MSF Stops Activities in Iraq

Valérie Batselaere/MSF
Click to hide Text

Amman/New York, November 4, 2004 - Doctors Without Borders/Médecins Sans Frontières (MSF) is closing its programs in Iraq. The international humanitarian organization took the decision in view of the extreme risks currently run by aid workers in the country. Given the still considerable humanitarian and medical needs of the Iraqi people, the decision was reached with a great degree of regret and sadness.

Due to the escalating violence in the country, MSF considers it no longer acceptable to expose its staff to the serious risks that apparently come with being associated with an international humanitarian organization.

"It has become impossible for MSF as an organization to guarantee an acceptable level of security for our staff, be they foreign or Iraqi," says Gorik Ooms, General Director of MSF in Belgium. "We deeply regret the fact that we will no longer be able to provide much needed medical help to the Iraqi people."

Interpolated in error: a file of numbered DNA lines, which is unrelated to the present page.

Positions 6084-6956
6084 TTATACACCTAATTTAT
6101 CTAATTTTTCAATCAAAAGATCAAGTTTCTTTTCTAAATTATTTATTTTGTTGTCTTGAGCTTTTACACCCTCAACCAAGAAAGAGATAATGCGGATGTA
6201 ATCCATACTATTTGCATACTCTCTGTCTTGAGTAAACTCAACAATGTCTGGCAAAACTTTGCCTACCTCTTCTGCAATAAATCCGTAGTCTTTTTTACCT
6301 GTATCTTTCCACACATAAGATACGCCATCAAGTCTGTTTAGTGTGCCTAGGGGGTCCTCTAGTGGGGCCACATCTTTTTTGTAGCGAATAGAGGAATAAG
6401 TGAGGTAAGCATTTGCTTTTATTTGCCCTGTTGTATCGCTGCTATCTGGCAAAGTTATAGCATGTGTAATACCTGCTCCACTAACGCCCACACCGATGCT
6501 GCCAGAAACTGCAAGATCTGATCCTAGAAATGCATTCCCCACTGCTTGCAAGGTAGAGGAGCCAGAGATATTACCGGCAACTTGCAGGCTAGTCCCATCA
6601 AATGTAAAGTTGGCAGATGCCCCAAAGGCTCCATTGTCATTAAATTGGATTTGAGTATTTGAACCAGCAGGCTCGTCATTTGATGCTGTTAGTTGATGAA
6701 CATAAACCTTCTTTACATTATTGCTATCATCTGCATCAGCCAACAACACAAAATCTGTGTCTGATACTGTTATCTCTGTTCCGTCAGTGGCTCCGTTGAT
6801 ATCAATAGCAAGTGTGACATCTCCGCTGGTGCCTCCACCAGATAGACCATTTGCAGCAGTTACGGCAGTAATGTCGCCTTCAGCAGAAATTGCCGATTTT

MSF has always adhered strictly to its principle of independence and has never allowed political, military or other motives to interfere with the objective of assisting those who need medical aid urgently. In Iraq today, the warring parties have repeatedly shown their disrespect for independent humanitarian assistance.

MSF has been present in Iraq since December 2002. During the bombing of Baghdad a small team of international aid workers stayed in the city to assist in the hospitals. Soon afterwards, MSF set up three clinics in Sadr City and began supporting a referral hospital. The clinics have provided around 100,000 medical consultations since January 2004. During the course of this year, MSF assessed needs in cities which endured heavy fighting - Fallujah, Najaf and Kerbala - and supported health workers there. The organization also added an ambulance service to its activities in Sadr City. Recently, MSF became involved in caring for displaced people from Fallujah.